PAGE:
Without ever picking up a cigarette or having been surrounded by clouds of smoke throughout her life, Leah Bochnicek was stunned when her oncologist uttered two words: lung cancer.
Five years ago, Bochnicek was diagnosed with stage four lung cancer with the ALK mutation. This mutation, according to verywellheath.com, is only present in 3 to 5 percent of people with non-small cell lung cancer.
“We were shocked,” Bochnicek said. “I was a working mother of three with a normal healthy life.”
When doctors spotted the cancer, it had already reached the outside of her lung. Because it was outside of the organ, Bochnicek said, doctors couldn’t simply remove it.
Even with chemotherapy treatment, doctors said, there was only a 17 percent chance of survival.
With three active children, a full-time government job and a husband, who is a Papillion native, the 42-year-old Bochnicek couldn’t imagine leaving the world behind.
“I think we are beyond those days where you accept what you’re told,” she said. “There’s too many options.”
A few weeks after her diagnosis doctors prescribed Crizotinib, a new drug that was recently approved by the FDA. The pill is a receptor tyrosine kinase inhibitor used to treat non-small cell lung cancer.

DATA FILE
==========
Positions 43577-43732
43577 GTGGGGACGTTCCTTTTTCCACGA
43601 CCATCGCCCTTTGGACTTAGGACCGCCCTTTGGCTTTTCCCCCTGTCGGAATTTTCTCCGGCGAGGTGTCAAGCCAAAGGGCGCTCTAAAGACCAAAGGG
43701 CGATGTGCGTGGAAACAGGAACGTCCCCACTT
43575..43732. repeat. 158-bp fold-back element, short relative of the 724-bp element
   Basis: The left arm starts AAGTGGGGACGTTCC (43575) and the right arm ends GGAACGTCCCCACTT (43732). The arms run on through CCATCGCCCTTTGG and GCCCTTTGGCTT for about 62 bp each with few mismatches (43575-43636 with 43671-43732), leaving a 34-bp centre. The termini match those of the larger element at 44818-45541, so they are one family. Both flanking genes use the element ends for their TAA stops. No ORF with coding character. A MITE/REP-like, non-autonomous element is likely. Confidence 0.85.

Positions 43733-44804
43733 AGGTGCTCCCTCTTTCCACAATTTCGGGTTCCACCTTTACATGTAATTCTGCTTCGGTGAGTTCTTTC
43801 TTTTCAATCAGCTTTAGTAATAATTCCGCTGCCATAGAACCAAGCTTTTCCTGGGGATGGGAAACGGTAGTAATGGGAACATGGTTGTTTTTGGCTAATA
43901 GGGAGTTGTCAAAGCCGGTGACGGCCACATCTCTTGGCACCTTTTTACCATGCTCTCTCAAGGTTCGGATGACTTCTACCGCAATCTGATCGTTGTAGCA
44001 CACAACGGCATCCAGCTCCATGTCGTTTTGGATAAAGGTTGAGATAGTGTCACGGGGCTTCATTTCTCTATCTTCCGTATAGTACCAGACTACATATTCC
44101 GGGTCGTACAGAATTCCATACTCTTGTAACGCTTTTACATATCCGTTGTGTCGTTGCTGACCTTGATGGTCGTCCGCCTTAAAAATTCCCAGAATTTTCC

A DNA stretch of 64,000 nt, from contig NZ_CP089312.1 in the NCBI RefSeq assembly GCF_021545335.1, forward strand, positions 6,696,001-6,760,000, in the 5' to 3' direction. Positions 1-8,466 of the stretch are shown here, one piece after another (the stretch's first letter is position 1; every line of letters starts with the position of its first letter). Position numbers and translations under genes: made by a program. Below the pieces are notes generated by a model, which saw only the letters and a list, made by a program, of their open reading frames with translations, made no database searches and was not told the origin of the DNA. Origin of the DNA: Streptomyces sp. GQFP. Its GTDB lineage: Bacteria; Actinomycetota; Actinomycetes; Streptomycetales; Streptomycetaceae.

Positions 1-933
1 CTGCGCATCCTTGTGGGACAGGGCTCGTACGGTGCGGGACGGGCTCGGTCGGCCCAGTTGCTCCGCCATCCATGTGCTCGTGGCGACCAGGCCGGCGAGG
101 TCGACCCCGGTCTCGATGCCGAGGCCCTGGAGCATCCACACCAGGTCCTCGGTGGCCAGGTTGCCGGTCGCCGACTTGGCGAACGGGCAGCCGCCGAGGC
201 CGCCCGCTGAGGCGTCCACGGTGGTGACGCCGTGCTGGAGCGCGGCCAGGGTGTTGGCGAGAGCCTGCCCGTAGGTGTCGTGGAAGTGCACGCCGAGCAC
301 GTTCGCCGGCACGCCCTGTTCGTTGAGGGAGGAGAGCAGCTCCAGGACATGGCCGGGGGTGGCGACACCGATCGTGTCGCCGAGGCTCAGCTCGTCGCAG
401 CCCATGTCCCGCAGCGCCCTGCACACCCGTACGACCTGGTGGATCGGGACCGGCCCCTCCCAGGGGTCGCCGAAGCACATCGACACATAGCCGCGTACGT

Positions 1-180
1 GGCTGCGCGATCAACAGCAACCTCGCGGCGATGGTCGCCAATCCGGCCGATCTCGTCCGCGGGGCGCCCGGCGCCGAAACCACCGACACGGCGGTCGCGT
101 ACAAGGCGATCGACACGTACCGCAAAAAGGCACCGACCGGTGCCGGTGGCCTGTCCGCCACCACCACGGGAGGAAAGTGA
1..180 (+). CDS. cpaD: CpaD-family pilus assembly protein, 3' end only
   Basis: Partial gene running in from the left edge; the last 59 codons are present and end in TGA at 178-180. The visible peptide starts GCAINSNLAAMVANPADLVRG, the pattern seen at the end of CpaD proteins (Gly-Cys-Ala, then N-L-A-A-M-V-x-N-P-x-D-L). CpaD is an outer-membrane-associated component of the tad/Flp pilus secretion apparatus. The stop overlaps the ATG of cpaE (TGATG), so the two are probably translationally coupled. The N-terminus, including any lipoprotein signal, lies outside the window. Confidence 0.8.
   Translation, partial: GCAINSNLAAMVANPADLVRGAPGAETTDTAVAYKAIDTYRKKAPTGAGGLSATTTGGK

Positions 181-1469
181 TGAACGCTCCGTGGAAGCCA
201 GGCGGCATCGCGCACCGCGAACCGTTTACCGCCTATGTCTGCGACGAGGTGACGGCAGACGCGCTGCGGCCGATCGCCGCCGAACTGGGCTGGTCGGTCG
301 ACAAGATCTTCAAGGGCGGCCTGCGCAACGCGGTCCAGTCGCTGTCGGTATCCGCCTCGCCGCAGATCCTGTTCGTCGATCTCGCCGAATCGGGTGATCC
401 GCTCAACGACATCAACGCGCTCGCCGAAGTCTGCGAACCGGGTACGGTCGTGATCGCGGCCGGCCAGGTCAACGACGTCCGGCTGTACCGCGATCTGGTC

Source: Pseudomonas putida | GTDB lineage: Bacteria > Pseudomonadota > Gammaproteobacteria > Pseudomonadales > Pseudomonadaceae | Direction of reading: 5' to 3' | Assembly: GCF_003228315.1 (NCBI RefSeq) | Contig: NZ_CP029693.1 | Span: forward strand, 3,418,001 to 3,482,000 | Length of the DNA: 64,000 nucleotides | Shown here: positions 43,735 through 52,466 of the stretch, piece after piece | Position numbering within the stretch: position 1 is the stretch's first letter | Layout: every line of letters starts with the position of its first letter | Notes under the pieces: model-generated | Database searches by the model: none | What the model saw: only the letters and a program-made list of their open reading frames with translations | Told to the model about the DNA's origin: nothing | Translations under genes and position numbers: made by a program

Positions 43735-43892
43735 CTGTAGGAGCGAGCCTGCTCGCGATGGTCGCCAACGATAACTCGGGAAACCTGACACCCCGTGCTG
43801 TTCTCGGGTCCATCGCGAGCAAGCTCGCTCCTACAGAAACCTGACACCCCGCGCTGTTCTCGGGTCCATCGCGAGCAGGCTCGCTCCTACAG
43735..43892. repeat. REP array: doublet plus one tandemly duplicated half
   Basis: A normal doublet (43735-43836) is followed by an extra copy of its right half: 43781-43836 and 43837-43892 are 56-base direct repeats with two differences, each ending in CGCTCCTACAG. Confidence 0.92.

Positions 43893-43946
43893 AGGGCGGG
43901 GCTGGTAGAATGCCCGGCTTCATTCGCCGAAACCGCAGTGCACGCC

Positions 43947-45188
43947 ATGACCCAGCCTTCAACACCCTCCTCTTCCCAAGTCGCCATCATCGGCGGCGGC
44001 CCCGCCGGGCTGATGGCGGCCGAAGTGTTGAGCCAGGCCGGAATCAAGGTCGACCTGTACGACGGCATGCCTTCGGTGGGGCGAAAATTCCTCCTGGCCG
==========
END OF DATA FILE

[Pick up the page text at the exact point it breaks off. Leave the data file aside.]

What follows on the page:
With the intent to slow the growth of her tumor and hopefully stop it from spreading, Bochnicek said, doctors made no promises.
After 10 months of taking the pill, the tumor was gone. However, doctors are still hesitant to use the phrase “cancer free.”
“I guess I am miraculously cured,” she said.
Bochnicek said doctors cannot guarantee the tumor isn’t lingering in there somewhere, but in her eyes, she’s living a full life five years later.
If it wasn’t for researches finding a way to combat the rare ALK mutation, Bochnicek wouldn’t be raising three children with her husband, Tim, today.
“This is why we are so supportive of research,” she said.
In 2015, the Bochniceks started the Lungs4Life Foundation to raise awareness as well as money to combat lung cancer.
So far, the foundation has donated a total of $65,000 to the Fred and Pamela Buffett Cancer Center in Omaha through the University of Nebraska Foundation.
“It’s a drop in the bucket in the world of research,” Bochnicek said.
Through the foundation, Bochnicek said she hopes to donate $100,000. However, she said, lung cancer carries a certain stigma as most people assume it is always caused by smoking.
“Lung cancer is a ‘dirty cancer.’ If it was pediatric cancer or breast cancer, we would get so much more support,” she said.
Bochnicek said she wants to educate people about lung cancer to let them know that no one is immune.
By spreading the message through her foundation and continuously making efforts to support the researchers at the University of Nebraska Medical Center, Bochnicek is grateful for what science has given her.
“I just try to celebrate every day and try to be thankful,” she said. “It’s such a blessing I’m still here.”
To donate, visit lung s4lifefoundation.org.